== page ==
The water then travels down stainless steel pipes under the forces of gravity into a storage tank, where – with some filtering and purification – it is then ready to drink, wash, or cultivate with.

Mr Janin told CNN that one generator producing 1,000 liters a day is ‘enough to provide water for a village or town of 2,000 to 3,000 people’.

He said communities in Africa and South America, and remote islands in Asia with little access to safe drinking water, would be the types of communities who stood to benefit the most from the technology.

He added: ‘If you think of Indonesia, it has (thousands of) islands and they cannot centralize their water supply … the geographic makeup of the country makes it impossible.

‘This technique could enable them to overcome these problems and make the islands self-sufficient in a way that doesn’t harm the environment.’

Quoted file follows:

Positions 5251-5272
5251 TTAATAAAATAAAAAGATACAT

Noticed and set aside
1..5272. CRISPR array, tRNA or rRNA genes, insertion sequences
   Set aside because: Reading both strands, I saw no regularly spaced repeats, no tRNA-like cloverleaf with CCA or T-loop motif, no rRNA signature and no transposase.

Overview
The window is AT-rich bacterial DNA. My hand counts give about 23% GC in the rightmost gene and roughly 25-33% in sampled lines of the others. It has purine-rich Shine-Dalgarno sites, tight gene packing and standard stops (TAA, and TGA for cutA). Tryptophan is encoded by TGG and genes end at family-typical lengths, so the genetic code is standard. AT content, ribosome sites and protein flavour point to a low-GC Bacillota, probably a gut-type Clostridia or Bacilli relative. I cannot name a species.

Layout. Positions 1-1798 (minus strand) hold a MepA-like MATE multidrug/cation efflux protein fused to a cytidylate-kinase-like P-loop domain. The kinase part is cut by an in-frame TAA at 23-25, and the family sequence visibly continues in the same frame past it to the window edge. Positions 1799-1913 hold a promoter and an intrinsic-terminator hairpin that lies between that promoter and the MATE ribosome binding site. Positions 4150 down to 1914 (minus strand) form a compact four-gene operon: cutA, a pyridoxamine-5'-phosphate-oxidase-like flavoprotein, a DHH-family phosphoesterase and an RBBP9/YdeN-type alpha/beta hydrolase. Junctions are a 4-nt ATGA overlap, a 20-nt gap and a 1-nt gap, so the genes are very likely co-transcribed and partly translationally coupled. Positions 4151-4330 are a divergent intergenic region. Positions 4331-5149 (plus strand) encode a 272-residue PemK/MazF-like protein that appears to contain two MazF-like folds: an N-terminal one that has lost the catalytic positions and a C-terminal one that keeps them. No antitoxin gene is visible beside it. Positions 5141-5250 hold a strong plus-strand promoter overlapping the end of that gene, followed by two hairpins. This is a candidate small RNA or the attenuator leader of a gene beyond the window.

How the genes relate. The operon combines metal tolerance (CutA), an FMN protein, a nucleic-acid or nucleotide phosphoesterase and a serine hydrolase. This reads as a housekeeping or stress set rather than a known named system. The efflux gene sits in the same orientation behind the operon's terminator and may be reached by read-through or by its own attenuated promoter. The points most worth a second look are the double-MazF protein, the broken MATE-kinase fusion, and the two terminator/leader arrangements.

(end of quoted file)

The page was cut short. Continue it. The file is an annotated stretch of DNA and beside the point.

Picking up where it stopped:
But anyone ready to get their checkbook out should note the cost – around $650,000 per turbine. However Janin noted that prices would fall as economies of scale came into play.

He added: ‘We have just started the commercial aspect of this product but the price is not that expensive when you compare it with the long term solution that it gives.’

Eole Water said their priorities in the design were maximum water production, energy independence, low maintenance, logistical flexibility and no environmental impact.

The turbines have a life expectancy of 20 years.

Attribution: Eddie Wrenn

Homey Don’t Wash That

A company behind a new range of Afro style dish washing sponges has been slammed for being racist. I personally think they’re hilarious, but then I’m a racist, apparently.

Campaigners have attacked British makers Paladone for its latest range of dish cleaning products which caricatures black soul legend Diana Ross as having a brillo pad for a hairstyle.